G. L. Atkins

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Ascorbic acid is catabolized to yield oxalate from carbon atoms 1 and 2 (1, 2) and carbon dioxide from carbon atom 1 in man as well as in other species (3-5). It has also been shown that n-glucuronolactone is converted to ascorbic acid in the human 63. The present studies were designed to determine the n-ascorbic acid metabolic pool size and turnover rate,(More)
1. Experimental progress curves were simulated for a reaction obeying Michaelis-Menten kinetics. 2. K(m) and V were estimated (a) by fitting the integrated Michaelis-Menten equation to the progress curves, and (b) from the initial slopes of the curves (i.e. from initial velocities). 3. The integrated equation could not be fitted successfully by a non-linear(More)
The Michaelis-Menten equation was fitted to simulated data containing different sorts of error by using the three linear transformations, and the methods of S. R. Cohen [Anal. Biochem. (1968) 22, 549-552], R. Eisenthal & A. Cornish-Bowden [Biochem. J. (1974) 139, 715-120], F. de M. Merino [Biochem. J. 143, 93-95] and G. N. Wilkinson [Biochem. J. (1961) 808(More)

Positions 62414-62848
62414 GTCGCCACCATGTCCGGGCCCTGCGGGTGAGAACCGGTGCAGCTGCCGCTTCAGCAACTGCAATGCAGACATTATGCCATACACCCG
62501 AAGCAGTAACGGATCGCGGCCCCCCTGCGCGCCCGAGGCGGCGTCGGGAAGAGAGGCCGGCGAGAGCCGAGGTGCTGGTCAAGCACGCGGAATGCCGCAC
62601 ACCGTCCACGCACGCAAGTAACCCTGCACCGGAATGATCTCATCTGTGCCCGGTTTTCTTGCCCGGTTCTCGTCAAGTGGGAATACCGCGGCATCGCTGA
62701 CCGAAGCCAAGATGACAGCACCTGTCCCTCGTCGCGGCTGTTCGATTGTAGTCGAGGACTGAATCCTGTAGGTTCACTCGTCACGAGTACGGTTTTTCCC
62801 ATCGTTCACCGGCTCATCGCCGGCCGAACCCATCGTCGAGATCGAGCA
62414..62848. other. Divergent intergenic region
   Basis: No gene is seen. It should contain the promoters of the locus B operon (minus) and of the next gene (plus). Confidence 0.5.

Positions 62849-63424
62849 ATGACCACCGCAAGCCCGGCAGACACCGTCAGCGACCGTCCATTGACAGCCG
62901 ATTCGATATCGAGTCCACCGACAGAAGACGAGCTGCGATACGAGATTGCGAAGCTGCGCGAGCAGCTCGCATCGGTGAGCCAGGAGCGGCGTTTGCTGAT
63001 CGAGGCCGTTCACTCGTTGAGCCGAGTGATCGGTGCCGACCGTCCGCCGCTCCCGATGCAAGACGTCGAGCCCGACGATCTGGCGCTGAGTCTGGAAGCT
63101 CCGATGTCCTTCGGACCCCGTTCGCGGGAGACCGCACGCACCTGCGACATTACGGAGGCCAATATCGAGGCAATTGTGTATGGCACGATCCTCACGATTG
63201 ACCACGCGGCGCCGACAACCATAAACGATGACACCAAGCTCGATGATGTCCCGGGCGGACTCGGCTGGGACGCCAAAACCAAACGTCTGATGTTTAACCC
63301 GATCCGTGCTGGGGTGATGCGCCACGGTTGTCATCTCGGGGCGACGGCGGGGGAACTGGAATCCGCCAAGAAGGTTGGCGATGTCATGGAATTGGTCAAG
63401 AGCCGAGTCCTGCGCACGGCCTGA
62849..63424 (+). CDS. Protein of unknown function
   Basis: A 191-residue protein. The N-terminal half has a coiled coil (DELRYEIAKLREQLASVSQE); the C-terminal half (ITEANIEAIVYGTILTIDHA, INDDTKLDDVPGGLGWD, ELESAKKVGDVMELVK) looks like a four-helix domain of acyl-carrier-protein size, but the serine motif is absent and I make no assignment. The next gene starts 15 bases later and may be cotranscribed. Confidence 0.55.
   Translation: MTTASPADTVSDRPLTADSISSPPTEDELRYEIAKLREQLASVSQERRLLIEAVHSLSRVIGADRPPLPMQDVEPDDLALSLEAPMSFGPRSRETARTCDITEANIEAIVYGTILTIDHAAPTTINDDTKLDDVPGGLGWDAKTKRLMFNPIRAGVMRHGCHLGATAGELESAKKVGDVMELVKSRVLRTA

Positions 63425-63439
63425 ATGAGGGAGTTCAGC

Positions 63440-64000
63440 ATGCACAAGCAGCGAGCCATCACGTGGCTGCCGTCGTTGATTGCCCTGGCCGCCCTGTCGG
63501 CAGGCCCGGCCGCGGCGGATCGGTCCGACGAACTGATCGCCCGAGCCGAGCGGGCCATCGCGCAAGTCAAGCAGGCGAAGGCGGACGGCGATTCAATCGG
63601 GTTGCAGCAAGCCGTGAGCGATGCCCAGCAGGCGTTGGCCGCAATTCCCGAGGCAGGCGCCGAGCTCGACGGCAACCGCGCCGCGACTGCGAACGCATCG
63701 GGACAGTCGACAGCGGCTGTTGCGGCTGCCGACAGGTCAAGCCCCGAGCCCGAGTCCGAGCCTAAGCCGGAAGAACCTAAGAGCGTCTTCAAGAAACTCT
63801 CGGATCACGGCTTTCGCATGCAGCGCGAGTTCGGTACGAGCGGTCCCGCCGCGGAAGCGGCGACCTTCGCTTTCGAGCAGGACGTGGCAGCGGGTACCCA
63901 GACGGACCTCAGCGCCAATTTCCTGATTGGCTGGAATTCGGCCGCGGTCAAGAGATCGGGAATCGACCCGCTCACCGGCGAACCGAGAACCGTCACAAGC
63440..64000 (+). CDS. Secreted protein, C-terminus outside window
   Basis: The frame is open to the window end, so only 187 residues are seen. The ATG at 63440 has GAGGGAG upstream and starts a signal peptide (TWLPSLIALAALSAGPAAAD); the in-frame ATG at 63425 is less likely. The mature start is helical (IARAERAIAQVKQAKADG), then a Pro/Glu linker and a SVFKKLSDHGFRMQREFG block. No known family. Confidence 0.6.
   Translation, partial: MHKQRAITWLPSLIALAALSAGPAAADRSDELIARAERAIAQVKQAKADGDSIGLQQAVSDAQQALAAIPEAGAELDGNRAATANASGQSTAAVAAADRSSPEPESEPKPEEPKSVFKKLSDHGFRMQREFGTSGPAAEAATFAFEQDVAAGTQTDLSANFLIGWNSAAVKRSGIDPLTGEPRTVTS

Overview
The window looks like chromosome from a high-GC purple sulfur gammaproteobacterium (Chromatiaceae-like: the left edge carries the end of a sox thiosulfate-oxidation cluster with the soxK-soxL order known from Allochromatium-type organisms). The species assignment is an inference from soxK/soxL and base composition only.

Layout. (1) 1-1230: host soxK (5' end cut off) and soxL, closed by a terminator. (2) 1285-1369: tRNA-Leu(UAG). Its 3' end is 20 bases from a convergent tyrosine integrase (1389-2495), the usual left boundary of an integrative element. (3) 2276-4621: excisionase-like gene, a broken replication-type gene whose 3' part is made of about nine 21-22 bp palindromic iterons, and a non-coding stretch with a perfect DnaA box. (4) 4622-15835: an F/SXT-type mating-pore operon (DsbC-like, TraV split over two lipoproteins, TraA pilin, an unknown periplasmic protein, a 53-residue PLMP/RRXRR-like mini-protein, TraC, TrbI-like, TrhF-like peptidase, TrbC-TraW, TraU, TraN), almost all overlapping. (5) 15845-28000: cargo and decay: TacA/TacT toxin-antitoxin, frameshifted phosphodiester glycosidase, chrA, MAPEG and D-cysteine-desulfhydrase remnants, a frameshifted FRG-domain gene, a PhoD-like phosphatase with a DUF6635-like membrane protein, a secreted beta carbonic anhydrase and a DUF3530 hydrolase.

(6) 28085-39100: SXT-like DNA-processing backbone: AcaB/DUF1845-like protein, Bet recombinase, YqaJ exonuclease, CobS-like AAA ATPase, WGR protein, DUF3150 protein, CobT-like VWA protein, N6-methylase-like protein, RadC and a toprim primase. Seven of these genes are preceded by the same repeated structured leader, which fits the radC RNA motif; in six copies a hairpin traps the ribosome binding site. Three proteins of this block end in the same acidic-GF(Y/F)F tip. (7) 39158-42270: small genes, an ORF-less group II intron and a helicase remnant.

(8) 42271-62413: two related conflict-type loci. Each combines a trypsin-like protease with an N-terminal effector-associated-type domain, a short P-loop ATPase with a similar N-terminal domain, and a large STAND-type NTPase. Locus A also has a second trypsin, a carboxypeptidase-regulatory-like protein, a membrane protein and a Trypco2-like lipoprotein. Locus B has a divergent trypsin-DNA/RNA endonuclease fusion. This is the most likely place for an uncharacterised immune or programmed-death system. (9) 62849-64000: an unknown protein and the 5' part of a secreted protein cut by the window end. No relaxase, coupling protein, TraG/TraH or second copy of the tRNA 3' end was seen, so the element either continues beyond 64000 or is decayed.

A number of algebraic expressions for the solute concentration for use with the Michaelis-Menten equation during the analysis of data from intestinal perfusion experiments have been investigated. It is concluded that the most suitable, especially if water absorption is occurring, is of the form: S = (S initial--S effluent)/ln(S initial/S effluent).
The lipocalin apolipoprotein D (ApoD) is associated in human plasma with lecithin-cholesterol acyl transferase. It has also been found in high concentration in the fluid of gross cystic disease of the mammary gland. Using protein fluorescence quenching, it is shown that ApoD binds arachidonic acid (Ka of 1.6 x 10(8) M-1) and as previously known progesterone(More)
1. Published data for absorption kinetics have been fitted by non-linear regression to (i) a single Michaelis-Menten function, (ii) a Michaelis-Menten function plus a linear term and (iii) a sum of two Michaelis-Menten functions. A series of criteria have been drawn up to establish the goodness of fit in each case. 2. In 17 out of 35 cases the(More)
The methods of Atkins & Nimmo (1973) and Fernley (1974) for fitting the integrated Michaelis-Menten equation were compared by using the same sets of simulated experimental data. The method of Fernley (1974) is to be preferred because it gives precise and unbiased estimates of the Michaelis-Menten parameters over a wide range of substrate concentrations.(More)